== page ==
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dc.languageeng
dc.publisherUniversidad de Costa Ricaen
dc.relationhttp://revistas.ucr.ac.cr/index.php/rbt/article/view/14749/17579
dc.rightsCopyright (c) 2014 International Journal of Tropical Biology and Conservationen
dc.sourceRevista de Biología Tropical/International Journal of Tropical Biology and Conservation; Vol 63, No 1 (2015); 213-221es-ES
dc.source2215-2075
dc.source0034-7744
dc.source10.15517/rbt.v63i1
dc.subjectinvasive specieses-ES
dc.subjectPterois volitans/miles complexes-ES
dc.subjectecologyes-ES
dc.subjectmanagementes-ES
dc.subjectCosta Ricaes-ES
dc.subjectinvasive speciesen-US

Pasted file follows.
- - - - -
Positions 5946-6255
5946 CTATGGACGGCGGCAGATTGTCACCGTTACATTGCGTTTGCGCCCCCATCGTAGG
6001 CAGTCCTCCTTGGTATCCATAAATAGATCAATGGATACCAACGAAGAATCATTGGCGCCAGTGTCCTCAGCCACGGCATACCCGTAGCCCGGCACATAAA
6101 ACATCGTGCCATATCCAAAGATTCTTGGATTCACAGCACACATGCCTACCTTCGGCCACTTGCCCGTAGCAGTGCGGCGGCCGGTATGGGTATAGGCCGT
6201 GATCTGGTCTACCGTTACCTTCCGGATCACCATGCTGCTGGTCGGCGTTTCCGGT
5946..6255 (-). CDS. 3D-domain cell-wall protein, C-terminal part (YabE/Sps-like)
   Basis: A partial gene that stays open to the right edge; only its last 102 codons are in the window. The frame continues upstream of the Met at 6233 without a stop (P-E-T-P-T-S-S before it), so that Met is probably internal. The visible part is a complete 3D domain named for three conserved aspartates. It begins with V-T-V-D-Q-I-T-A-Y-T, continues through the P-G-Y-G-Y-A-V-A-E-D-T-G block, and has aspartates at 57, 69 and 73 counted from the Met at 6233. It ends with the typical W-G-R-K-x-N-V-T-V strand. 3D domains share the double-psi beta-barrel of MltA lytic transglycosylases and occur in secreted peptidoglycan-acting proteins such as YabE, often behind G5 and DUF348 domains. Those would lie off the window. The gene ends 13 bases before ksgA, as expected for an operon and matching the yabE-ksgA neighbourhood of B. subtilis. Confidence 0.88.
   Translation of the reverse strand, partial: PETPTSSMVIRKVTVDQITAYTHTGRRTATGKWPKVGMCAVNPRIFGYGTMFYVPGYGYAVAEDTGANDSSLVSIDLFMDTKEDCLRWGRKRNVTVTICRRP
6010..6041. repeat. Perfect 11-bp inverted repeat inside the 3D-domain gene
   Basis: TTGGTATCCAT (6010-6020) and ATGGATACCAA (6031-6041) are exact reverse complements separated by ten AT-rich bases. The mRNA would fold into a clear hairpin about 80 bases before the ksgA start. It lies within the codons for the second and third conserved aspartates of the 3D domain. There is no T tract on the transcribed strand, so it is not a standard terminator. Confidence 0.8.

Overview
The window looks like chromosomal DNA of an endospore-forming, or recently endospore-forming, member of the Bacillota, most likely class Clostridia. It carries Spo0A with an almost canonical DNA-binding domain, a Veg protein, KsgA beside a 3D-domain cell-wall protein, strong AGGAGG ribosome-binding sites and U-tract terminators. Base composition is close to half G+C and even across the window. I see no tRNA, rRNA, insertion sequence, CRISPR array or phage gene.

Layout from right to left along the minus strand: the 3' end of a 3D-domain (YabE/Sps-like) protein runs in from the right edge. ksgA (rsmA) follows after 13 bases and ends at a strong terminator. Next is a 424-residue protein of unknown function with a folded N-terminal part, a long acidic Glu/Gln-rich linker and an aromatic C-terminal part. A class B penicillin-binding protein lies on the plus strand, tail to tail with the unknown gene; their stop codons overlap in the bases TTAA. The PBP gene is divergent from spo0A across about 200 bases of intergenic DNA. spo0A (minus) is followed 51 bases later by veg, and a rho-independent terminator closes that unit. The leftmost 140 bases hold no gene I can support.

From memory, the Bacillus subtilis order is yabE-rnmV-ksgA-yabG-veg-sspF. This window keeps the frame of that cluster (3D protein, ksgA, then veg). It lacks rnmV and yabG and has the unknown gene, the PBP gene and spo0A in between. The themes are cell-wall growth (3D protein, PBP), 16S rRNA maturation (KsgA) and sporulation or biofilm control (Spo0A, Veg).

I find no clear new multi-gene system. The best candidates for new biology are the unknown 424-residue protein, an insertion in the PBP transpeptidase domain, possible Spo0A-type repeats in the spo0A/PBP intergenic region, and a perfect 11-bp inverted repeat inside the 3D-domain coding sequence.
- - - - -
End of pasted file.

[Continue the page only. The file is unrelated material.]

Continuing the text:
dc.subjectPterois volitans/miles complexen-US
dc.subjectecologyen-US
dc.subjectmanagementen-US
dc.subjectCosta Ricaen-US
dc.titleEcology and management of the invasive lionfish Pterois volitans/miles complex (Perciformes: Scorpaenidae) in Southern Costa Ricaes-ES
dc.titleEcology and management of the invasive lionfish Pterois volitans/miles complex (Perciformes: Scorpaenidae) in Southern Costa Ricaen-US
dc.typeinfo:eu-repo/semantics/article
dc.typeinfo:eu-repo/semantics/publishedVersion